At any rate, I was raised basically as a conservative Jew. We went to Temple Israel In Hollywood and sometimes to Mount Sinai Synagogue. I went to Beverly Hills High School and learned Torah mainly on Shabat. My philosophical interests were fueled and ignited by a general atmosphere of the need to search and find the Truth. So on the side I did my own philosophical reading. Eventually I concluded the Torah--that is the Oral and Written Law of Moses is correct and went to Shar Yashuv yeshiva in NY to learn Torah.
This means that there is an inherent question about the proper path. My parents were as people and a parents very great. But there were some things in Torah they were not doing. Specifically the very things emphasized by the religious world. Laws about food, nida, and Shabat. But in other aspects of Torah they were much better than anyone in the religious world. That is in areas of menchlichkiet, being a decent moral, upright human being, honesty, loyalty, trustworthiness, reliability and so on.
[As far as the religious world goes I have found the emphasis on these three things Nida, food, and Shabat to serve as excuses for being backstabbers. So as far as that goes, I do have to admit the Torah does require care in these things Shabat, food preparation, and nida. But as Reb Israel Salanter noted--these are not the major obligations of Torah even though they are obligations.]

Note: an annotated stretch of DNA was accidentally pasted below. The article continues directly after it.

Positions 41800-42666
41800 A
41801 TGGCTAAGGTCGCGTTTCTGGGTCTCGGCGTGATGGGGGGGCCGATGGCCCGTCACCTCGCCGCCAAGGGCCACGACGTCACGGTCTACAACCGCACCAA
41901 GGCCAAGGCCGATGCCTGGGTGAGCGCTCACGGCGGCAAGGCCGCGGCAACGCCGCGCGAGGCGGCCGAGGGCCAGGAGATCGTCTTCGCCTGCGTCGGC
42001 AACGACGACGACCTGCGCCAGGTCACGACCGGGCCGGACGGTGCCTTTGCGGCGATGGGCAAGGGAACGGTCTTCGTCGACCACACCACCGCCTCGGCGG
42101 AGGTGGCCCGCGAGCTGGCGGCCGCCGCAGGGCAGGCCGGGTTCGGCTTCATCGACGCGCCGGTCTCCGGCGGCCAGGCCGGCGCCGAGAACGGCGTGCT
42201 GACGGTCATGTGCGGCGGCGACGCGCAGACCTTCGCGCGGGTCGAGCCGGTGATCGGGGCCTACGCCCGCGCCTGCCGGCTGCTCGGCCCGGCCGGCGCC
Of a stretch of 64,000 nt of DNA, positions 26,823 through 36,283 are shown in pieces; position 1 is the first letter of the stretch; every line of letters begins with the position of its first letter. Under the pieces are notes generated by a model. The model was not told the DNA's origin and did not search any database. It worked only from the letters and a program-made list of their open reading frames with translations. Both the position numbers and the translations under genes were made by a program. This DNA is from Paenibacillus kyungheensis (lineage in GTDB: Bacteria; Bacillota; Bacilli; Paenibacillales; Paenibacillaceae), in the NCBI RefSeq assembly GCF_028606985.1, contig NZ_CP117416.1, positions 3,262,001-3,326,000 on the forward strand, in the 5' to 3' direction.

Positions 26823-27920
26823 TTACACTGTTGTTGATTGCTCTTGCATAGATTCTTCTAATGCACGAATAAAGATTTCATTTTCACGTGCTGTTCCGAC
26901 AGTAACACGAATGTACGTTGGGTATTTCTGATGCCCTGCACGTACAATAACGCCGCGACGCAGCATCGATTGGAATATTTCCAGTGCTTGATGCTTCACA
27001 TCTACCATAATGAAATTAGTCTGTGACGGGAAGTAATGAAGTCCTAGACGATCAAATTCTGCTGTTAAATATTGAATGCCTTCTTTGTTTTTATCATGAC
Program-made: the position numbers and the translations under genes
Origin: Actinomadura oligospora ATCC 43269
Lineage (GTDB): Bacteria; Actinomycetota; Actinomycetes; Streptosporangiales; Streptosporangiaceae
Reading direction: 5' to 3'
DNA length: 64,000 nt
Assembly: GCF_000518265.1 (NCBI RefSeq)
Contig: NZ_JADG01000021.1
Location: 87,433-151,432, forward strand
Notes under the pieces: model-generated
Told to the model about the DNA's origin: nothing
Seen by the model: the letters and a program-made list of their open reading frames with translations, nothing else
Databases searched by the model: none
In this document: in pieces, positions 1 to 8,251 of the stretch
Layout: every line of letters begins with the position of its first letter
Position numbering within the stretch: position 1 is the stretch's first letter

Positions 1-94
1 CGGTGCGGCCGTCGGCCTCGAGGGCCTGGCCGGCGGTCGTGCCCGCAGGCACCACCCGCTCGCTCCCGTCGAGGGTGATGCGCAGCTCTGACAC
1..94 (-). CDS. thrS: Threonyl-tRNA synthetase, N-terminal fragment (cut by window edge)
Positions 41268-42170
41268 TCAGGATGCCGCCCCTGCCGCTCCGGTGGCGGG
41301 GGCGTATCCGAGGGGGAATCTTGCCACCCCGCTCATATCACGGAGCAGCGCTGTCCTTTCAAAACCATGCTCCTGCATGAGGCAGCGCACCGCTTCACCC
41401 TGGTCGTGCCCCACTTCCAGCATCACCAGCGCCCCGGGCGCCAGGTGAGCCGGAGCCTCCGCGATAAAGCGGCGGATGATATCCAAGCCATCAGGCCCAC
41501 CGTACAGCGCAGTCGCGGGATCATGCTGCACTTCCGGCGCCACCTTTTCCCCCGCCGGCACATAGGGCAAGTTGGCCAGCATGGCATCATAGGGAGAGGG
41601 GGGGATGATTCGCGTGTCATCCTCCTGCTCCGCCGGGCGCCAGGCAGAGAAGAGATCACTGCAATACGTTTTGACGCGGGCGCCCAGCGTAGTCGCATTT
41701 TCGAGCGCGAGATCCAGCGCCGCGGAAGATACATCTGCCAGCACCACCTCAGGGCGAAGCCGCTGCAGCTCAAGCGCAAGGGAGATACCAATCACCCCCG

Among the very important lessons I learned in the Mir yeshiva and in Shar Yashuv were the ideas of trust in God to take care of my needs and to sit and learn Torah. That is working for a living is basically not needed if one accepts on himself the yoke of Torah. I went with this idea for a few years and it really works! But after some time I lost this great ideal. But even if can not do it I think it is important to relay the message to others that might be able to do this. I went with this while at the Mir but then went to Israel to accept an invitation to join the kollel of Rav Ernster in Meor Chaim in Safed. That was a great period in many ways, but I was not learning much Torah.
Then we went back to the USA and there everything fell apart as is the situation until today.
So I still try to learn Torah to some degree but alone and lonely.
There are lots of important lessons to learn here about the importance of learning Torah and avoiding cults. The main thing in Torah we already know is to avoid cults as it says in Deuteronomy when you go to the Land that God has promised this is the thing to do--destroy all the places of idols. I am not quoting it exactly but you can see for the verse that the major thing is to avoid cults.